Extremes

Discussion in '2000-02 Archive' started by TJAcorn, Dec 4, 2001.

  1. TJAcorn

    TJAcorn
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    (I first posted this in the Baptist Theology section but I believe this section is more appropriate)

    I've noticed that many people on this board and in my IFB church are basically "extreme freaks". Not in the since that they are extremely freaky (although, well, never mind) but that they are obsessed with extremes.
    The typical testimony includes descriptions of horrendous sin before they were saved followed by ridiculously strict convictions that they hold to now that they are saved.

    Why the swinging pendulum?

    My roommate was an Iron Maiden nut who drank tons of coke and read the NIV. Now he has gotten saved and he only listens to Hymns, eats fruits and vegetables, drinks water and fresh juice, and is KJVO.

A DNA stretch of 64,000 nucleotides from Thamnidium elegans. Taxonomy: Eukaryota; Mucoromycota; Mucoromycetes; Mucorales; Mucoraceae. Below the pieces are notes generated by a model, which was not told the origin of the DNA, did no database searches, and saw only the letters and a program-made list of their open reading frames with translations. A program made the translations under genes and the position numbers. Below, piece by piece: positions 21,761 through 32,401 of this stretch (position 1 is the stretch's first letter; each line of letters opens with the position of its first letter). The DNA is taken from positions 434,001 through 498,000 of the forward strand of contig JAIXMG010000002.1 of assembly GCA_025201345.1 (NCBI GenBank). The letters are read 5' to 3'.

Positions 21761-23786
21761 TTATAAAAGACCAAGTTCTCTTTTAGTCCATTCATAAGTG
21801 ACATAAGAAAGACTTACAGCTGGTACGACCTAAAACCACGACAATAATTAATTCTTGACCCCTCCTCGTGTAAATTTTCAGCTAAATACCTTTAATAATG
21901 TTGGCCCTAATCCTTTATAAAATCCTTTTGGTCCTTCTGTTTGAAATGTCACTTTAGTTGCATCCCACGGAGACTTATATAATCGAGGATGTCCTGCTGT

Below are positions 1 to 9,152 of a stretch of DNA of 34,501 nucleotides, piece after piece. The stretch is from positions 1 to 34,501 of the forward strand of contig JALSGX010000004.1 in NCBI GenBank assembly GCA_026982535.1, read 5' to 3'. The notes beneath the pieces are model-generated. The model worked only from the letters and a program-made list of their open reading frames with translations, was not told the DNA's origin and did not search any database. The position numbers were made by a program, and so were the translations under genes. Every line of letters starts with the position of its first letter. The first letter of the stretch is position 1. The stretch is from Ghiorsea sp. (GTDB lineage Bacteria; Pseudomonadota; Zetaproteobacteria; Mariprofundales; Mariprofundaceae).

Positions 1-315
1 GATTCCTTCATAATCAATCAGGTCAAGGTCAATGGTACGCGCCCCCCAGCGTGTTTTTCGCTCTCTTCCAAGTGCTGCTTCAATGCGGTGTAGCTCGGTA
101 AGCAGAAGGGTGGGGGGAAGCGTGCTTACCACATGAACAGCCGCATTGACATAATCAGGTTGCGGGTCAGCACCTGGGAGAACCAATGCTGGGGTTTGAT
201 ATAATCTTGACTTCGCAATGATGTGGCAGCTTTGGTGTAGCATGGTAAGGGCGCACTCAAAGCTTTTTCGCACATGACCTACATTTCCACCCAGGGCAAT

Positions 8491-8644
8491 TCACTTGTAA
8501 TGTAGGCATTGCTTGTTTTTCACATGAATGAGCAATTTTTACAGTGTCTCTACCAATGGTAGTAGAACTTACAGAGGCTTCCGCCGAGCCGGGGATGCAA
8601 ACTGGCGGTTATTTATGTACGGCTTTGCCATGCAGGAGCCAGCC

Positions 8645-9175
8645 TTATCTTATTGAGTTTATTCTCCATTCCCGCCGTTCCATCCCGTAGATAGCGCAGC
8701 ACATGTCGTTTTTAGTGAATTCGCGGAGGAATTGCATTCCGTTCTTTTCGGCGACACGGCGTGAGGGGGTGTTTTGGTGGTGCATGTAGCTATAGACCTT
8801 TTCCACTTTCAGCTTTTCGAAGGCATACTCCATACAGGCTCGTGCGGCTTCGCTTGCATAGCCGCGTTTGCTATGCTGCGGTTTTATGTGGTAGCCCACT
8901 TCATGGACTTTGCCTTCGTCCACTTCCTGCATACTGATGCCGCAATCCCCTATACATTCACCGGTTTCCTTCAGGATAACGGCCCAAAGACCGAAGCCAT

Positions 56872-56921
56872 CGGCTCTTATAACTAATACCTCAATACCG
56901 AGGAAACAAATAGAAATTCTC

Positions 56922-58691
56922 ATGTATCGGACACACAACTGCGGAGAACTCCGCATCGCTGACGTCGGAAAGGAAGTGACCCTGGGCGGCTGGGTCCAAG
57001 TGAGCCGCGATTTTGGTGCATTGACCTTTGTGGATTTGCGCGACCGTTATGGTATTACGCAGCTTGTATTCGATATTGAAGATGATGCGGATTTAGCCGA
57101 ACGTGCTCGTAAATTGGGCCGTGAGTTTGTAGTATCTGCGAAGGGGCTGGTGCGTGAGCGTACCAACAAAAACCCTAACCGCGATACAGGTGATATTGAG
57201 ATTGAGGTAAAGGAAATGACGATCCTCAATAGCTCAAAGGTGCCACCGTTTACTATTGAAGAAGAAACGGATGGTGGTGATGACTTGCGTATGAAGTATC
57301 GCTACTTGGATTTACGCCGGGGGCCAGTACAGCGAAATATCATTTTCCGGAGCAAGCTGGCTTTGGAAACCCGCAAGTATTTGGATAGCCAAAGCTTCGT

Right...

    It seems that these people love extremes. I guess that they think that anything that they did when they where lost must have been 100% evil and wrong (like drinking coke) and they must now live 180 degrees in the opposite direction.

    I'm just wondering if I'm alone in my observation. Shouldn't we search out what we are free to enjoy as Christians as well as what we should sacrifice?

    Trevor
     
  2. free2know

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    I would wager to say that some folks feel convicted to give up certain types of behavior they feel isn't glorifying to God.

    However, I would caution people to avoid decisions based on faulty legalistic thinking, for example...soda isn't pure, therefore, I am contaminating my body which is a temple to the Lord....if you truly came to that conclusion on your own, that's fine, as long as someone "helpful"from your fellowship isn't pumping your brain full of legalistic garble.